The Cyprus parliament on Thursday took the unusual step of rebuking a United Nations envoy over perceived bias that it says is hindering long-running talks to reunify the divided island.
Lawmakers unanimously approved a resolution decrying Alexander Downer's "one-sided and detrimental statements and actions" that they say have eroded his credibility as an impartial facilitator in the talks between rival Greek and Turkish Cypriots.
Downer said last month that a peace accord needed to be reached before "Greek Cypriots" take on the "very heavy responsibility" of the European Union's rotating presidency in July.
The use of the term "Greek Cypriots" instead of merely "Cyprus" stirred up a hornet's nest because it was interpreted to be a deliberate attempt to diminish the internationally recognized government in the Greek Cypriot south of the island.
The remark was also interpreted as a bid to set a deadline to the three-year-old talks, which Greek Cypriots vehemently oppose.
The island was split in 1974 when Turkey invaded after a coup by supporters of union with Greece. An independent state that Turkish Cypriots declared in the island's northern third 19 years ago is recognized only by Turkey, which keeps 35,000 troops there.
The resolution also said that Downer's latest remark comes on top of "numerous non-impartial...and dangerously interfering statements and actions that depart from his mandate." It added that U.N. Secretary-General Ban Ki-moon needs to "urgently restore" his envoy's credibility.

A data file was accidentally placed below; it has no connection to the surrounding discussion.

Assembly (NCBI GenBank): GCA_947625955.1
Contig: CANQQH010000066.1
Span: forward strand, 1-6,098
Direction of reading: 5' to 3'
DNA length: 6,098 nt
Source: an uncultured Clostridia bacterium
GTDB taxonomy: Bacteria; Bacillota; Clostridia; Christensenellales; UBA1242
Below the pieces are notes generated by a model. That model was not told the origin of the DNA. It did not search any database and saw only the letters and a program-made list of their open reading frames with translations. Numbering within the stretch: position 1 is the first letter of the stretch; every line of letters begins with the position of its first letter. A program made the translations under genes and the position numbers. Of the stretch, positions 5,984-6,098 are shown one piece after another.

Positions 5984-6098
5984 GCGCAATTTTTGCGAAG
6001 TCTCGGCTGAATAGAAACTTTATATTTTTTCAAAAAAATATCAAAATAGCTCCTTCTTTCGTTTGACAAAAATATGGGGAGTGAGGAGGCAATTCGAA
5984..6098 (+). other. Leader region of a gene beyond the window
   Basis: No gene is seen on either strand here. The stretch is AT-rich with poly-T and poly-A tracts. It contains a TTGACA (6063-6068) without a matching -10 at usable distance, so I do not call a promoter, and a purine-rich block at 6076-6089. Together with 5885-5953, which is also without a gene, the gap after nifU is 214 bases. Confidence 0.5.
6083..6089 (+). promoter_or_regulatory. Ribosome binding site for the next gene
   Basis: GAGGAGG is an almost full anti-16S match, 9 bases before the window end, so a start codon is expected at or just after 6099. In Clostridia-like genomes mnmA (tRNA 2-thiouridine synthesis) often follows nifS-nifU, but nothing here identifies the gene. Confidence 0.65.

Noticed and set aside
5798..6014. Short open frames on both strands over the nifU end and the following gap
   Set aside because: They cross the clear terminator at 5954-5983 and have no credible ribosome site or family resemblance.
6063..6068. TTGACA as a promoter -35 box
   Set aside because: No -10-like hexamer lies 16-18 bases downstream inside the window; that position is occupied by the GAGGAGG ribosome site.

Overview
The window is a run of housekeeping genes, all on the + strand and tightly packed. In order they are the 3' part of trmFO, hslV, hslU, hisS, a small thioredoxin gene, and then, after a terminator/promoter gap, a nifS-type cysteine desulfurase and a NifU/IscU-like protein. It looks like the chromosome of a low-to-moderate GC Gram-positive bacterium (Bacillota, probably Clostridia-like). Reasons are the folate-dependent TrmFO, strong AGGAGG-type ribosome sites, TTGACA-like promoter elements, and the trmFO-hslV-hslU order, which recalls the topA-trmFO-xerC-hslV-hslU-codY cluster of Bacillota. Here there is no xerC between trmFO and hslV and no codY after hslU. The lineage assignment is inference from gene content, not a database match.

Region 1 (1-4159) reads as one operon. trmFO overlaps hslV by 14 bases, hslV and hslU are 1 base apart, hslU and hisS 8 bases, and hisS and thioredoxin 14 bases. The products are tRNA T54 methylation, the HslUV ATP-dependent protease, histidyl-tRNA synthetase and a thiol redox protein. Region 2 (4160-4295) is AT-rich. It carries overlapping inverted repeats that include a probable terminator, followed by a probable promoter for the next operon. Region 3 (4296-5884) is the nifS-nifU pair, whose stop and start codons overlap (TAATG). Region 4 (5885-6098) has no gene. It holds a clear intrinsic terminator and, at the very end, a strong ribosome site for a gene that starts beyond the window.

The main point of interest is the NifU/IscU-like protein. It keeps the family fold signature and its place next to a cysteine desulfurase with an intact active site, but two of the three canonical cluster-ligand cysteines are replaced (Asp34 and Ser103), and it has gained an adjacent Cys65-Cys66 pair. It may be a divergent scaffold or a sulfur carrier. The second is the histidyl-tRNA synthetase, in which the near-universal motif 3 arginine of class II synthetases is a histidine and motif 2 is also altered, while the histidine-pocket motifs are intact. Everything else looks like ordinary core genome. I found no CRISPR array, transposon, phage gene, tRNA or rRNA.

Downer on Wednesday tried to play down the issue, telling reporters after meeting with Greek Cypriot President Dimitris Christofias that the U.N. recognizes the government of the Republic of Cyprus which will take over the EU presidency.
Some politicians have called for Downer to be replaced, but government spokesman Stefanos Stefanou indicated on Thursday that Christofias wouldn't seek to do so.
Talks between Christofias and Turkish Cypriot leader Dervis Eroglu have been hobbled over disagreements on several key issues including power sharing and claims linked to private property lost during the invasion.
Ban met the leaders last month in a bid to overcome those differences, but said little progress was made. He said that he will schedule an international conference in April or May aimed at solidifying a peace deal if the sides make progress in the coming weeks.